|January 1, 2011
President pledges new constitution
President Jakaya Kikwete has announced that he was appointing a team to work on a new constitution for Tanzania, after growing calls for changes to the country's political system. Opposition parties, religious leaders, civil society organisations, media and legal experts have called increasingly for a new constitution, after the disputed presidential election in October 2010.
"We have agreed to start the process of reviewing our constitution ... I have hereby decided to appoint a constitutional review commission, which will be headed by a seasoned lawyer," Kikwete said in an end-of-year nationwide address.
"I believe that time is now ripe for a new constitution that takes into account various social and economic changes," Kikwete said. "We need a constitution that copes with the challenges of the 21st century," he said in a speech broadcast live by television and radio stations.
According to Kikwete the commission should co-ordinate the collection of views of people from all walks of life. "The Constitutional Review Commission which I am forming will be headed by a seasoned lawyer, with representation from all groups in our society. "The members will be drawn from both parts of our country -- Zanzibar and Tanzania mainland," Kikwete emphasised. The commission would forward its recommendations to the government and the relevant authorities would draft the new constitution. "I hope the exercise will be conducted peacefully and thoroughly. We don’t expect riots and name-calling in the exercise, in which all Tanzania are expected to emerge winners," the president said.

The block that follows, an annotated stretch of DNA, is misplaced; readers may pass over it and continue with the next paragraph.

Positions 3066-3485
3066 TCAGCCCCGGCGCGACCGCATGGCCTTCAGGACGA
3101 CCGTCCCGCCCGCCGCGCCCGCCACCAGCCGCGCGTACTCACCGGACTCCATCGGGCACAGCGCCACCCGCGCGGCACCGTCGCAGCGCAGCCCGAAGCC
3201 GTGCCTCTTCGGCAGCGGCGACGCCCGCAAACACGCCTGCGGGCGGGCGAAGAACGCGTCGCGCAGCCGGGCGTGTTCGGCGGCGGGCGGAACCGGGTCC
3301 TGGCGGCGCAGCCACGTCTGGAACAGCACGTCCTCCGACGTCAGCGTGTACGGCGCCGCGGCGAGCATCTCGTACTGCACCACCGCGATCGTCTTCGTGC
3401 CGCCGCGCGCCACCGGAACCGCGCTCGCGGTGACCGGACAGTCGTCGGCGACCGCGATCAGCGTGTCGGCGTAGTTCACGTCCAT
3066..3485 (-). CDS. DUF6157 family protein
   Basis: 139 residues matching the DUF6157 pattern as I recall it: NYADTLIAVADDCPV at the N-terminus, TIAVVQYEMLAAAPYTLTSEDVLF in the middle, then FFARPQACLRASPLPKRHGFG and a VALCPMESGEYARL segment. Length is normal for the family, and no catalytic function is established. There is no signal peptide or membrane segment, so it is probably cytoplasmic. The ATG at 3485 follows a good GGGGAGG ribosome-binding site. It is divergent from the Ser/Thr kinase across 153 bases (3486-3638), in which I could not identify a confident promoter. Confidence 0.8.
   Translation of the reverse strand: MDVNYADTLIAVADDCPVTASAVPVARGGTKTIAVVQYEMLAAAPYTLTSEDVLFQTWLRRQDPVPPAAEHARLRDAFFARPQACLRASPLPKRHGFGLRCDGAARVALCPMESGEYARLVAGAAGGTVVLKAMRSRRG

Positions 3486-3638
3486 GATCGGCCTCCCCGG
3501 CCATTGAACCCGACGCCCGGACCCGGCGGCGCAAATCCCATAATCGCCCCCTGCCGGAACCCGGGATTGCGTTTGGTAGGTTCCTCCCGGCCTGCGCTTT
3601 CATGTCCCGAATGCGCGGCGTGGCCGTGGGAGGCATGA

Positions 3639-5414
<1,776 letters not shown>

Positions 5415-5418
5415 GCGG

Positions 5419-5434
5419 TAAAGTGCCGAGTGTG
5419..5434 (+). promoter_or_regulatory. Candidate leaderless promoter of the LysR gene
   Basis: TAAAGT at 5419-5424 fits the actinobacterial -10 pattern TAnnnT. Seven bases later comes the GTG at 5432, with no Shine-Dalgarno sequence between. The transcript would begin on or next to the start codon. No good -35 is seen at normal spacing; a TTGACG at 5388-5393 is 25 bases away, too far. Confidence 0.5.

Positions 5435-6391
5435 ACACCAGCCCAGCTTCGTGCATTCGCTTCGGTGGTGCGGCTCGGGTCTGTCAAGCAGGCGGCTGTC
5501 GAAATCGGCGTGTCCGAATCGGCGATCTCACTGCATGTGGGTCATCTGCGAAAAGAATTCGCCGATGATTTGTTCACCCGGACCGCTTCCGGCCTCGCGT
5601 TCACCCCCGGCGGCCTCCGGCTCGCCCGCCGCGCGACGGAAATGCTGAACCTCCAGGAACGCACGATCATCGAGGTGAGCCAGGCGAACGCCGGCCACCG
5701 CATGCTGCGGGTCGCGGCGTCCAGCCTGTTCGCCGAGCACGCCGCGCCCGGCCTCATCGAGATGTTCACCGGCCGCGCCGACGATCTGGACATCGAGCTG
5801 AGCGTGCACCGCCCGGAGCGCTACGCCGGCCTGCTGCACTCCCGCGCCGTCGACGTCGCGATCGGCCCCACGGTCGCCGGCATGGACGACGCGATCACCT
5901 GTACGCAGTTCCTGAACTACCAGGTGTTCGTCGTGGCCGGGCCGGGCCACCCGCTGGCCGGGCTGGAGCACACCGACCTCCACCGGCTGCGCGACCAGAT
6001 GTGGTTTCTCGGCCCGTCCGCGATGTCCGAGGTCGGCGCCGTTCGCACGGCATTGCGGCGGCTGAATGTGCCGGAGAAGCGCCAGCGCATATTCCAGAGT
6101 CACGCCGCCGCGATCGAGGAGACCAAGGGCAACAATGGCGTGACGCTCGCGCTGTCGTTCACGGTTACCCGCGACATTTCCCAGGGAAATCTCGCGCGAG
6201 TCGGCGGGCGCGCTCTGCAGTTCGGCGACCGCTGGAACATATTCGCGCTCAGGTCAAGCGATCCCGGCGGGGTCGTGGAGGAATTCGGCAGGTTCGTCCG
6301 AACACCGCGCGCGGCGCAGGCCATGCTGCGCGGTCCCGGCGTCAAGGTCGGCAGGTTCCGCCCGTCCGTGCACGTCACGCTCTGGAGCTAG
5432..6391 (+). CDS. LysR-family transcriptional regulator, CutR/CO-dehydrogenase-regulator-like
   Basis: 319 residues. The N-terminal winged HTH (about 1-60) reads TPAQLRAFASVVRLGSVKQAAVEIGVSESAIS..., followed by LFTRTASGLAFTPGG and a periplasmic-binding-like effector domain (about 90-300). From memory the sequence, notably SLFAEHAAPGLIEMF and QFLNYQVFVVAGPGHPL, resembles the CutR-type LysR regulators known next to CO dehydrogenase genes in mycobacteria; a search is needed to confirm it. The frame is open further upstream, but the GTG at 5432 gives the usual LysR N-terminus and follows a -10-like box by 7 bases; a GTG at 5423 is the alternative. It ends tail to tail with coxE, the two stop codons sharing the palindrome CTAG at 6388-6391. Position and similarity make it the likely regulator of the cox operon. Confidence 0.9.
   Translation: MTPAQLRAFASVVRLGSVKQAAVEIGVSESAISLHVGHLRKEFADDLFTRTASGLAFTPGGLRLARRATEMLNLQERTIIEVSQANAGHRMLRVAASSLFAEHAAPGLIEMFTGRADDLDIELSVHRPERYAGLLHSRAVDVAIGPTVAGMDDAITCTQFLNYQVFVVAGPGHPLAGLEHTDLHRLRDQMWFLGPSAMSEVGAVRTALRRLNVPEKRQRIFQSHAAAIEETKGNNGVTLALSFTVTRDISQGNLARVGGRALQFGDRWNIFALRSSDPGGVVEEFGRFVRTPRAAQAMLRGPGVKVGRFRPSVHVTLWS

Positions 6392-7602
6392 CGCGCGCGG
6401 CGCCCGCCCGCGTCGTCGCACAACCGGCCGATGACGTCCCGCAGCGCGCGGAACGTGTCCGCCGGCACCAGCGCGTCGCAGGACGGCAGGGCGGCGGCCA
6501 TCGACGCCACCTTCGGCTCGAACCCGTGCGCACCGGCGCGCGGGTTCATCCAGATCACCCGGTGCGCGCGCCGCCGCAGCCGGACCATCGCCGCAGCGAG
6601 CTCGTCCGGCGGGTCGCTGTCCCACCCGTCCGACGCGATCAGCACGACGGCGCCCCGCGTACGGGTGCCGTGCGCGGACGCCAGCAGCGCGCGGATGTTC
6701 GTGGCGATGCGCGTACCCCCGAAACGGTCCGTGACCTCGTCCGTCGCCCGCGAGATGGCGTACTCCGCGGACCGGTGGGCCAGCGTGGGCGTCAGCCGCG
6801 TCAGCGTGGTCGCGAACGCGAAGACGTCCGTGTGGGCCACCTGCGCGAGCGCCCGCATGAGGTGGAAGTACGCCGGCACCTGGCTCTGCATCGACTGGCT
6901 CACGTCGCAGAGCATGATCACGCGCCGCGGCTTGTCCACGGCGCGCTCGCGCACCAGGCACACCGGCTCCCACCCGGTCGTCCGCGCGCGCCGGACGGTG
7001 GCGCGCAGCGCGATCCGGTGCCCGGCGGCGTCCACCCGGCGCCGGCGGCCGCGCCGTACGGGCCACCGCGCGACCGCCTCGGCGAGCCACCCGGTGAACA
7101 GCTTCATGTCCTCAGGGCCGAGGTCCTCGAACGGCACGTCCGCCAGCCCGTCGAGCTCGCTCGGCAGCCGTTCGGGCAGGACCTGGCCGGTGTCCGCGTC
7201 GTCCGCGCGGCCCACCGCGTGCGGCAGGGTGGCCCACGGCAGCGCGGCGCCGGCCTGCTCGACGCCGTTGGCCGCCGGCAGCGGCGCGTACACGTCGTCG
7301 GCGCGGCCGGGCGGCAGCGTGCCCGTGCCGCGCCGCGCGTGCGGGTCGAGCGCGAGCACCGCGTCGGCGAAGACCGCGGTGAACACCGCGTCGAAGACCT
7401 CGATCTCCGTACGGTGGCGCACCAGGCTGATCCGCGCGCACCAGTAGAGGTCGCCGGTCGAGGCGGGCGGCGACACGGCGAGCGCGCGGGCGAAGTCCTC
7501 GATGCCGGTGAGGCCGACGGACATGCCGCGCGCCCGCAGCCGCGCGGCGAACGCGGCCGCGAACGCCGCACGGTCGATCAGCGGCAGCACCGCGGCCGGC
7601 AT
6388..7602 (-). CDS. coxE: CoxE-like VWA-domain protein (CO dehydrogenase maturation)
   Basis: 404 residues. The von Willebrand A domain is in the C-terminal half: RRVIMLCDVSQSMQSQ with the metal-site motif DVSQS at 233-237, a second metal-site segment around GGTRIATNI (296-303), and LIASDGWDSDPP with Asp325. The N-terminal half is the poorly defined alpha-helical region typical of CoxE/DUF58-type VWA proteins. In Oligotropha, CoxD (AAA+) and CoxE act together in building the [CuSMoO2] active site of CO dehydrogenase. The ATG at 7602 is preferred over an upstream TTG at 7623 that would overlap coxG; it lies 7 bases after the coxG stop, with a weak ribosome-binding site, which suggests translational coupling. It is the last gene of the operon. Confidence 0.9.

Opposition leaders want to limit presidential powers, introduce electoral reforms and allow independent candidates to stand for parliament and as president. Among their demands are a change in the law to allow presidential results to be challenged in court and the formation of an independent electoral commission. Political analysts have claimed that the country could face further clashes if the government rejected calls for a new charter.
(The Citizen Daily)